Many students heading back to school this year will find themselves with a new study buddy: the U.S. Mail.
Schools that offer remote learning due to the coronavirus pandemic are planning to use the mail to help stay connected to students and parents, continuing a practice that began when the public health crisis shuttered classrooms in the spring.
In addition to shipping textbooks to students’ homes, school districts are mailing learning packets and other instructional materials.
“Some things just have to be sent through the mail,” said Jeanie Dawson, materials management director for the public schools in Montgomery County, MD.
The system — which has more than 200 schools and 166,000 students, making it the nation’s 14th-largest district — plans to offer all-remote learning for at least the first semester of the academic year, which begins Aug. 31.
Although Montgomery County allows parents and students to come to school to pick up textbooks, laptops and other materials, the district is also relying on the Postal Service to ensure families have everything they’ll need for the fall.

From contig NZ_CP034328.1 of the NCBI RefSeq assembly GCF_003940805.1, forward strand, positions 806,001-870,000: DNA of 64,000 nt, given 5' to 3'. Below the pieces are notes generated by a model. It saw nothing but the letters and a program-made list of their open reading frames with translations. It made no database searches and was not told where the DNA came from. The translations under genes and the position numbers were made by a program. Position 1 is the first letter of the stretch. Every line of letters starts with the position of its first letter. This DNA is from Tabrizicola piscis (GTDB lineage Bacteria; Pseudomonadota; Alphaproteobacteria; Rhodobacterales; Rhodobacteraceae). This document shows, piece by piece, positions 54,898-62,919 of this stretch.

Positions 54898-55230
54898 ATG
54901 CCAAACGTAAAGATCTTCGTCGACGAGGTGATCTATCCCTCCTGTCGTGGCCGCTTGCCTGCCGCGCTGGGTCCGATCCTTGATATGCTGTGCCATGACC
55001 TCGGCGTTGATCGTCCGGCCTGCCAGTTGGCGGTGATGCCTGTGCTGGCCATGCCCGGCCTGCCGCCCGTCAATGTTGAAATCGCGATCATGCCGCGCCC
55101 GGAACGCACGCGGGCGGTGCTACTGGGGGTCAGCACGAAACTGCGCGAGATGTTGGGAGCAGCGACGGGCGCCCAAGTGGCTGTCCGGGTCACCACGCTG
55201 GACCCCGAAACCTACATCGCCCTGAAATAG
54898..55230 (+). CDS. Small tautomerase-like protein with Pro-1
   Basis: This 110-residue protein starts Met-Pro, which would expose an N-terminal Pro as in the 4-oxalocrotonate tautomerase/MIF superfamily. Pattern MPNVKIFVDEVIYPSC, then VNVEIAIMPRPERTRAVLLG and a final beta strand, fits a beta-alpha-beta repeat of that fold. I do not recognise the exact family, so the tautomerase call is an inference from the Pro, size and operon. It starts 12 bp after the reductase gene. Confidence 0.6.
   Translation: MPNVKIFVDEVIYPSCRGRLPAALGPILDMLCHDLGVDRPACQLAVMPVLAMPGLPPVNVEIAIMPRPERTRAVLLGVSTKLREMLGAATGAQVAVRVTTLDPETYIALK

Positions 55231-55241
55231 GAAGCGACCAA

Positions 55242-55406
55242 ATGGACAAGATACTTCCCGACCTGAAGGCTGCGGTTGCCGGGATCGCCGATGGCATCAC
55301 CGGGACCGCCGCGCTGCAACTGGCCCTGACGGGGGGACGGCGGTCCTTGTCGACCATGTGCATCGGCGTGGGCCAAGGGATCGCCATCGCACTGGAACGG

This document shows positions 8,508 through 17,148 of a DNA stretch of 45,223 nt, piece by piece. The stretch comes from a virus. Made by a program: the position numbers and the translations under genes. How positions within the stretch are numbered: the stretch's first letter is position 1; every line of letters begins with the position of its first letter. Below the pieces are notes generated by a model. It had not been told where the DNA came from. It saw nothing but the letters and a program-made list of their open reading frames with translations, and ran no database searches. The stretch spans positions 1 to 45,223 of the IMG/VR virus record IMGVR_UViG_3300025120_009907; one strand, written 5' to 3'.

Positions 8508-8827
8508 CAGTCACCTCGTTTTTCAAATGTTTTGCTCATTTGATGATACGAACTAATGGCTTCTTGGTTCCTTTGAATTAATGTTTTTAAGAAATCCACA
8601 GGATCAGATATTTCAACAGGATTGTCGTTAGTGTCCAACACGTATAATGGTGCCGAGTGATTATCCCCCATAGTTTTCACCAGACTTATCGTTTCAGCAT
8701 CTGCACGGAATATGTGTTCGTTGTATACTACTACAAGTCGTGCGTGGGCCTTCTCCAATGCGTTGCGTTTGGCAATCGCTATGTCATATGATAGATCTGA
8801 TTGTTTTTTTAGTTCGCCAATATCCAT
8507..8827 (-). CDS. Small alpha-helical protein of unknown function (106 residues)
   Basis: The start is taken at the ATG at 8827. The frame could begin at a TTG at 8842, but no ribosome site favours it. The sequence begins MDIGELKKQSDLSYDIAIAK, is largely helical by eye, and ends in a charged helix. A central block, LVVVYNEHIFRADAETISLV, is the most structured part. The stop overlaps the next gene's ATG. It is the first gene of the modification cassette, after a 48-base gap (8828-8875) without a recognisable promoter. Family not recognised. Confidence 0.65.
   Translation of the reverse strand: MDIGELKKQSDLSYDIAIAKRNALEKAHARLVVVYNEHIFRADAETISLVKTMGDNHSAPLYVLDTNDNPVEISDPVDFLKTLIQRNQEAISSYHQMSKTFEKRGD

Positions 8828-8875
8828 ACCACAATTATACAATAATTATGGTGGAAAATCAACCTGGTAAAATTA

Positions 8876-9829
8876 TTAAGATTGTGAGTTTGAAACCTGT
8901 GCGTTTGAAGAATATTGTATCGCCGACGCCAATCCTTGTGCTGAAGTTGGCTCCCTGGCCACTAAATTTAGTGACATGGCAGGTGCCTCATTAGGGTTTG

“We’re trying to not have families come out more than they need to during the pandemic,” Dawson said.
Twenty-one of the 25 largest school districts are choosing remote learning only as their back-to-school instructional model, affecting more than 4.5 million students, according to Education Week.
Liz Burkhardt, marketing director for Agile Education Marketing, a Denver-based company that provides data intelligence for schools and universities, said while it’s too soon to tell how widespread the use of mail will be this year, she expects it “will be a lot more viable” than usual.
If nothing else, some teachers are learning to use the Postal Service to surprise students.
Tanya Dawson, a teacher in the Paulding County School District in Dallas, GA, mailed 60 postcards to her students during the statewide shutdown in the spring to let them know that she was thinking about them.
“We’re looking at ways we can connect with those kids,” she told Education Week. “A lot of them, their parents are still going to work, and they’re home alone. We don’t want them to feel alone.”
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